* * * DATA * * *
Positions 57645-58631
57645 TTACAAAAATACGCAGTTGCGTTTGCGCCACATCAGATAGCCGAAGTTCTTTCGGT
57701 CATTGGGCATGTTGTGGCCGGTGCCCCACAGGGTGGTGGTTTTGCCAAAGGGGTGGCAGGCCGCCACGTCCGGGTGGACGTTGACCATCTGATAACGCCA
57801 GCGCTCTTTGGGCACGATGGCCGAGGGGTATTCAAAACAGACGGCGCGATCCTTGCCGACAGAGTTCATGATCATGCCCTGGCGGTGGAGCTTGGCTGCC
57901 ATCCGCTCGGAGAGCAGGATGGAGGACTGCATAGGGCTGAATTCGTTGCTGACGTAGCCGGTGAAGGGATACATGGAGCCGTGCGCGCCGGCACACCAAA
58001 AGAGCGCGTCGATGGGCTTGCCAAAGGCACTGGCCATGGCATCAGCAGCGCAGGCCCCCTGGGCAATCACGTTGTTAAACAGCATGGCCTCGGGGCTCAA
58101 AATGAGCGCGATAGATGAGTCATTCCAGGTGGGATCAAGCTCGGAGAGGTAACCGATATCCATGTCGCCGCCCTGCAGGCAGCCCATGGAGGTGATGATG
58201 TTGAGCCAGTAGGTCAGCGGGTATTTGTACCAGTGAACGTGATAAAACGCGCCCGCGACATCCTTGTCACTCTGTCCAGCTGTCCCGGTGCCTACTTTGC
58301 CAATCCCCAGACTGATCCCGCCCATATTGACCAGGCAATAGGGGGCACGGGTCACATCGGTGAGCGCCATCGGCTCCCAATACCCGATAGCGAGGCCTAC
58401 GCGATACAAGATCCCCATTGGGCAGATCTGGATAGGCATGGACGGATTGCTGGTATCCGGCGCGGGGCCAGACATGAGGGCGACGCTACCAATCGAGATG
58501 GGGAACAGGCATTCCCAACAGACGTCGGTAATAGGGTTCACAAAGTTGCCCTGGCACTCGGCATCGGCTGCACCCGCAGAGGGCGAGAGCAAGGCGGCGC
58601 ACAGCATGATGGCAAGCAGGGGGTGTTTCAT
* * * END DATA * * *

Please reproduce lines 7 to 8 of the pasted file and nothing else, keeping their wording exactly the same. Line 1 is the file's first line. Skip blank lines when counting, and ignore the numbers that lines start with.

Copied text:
58101 AATGAGCGCGATAGATGAGTCATTCCAGGTGGGATCAAGCTCGGAGAGGTAACCGATATCCATGTCGCCGCCCTGCAGGCAGCCCATGGAGGTGATGATG
58201 TTGAGCCAGTAGGTCAGCGGGTATTTGTACCAGTGAACGTGATAAAACGCGCCCGCGACATCCTTGTCACTCTGTCCAGCTGTCCCGGTGCCTACTTTGC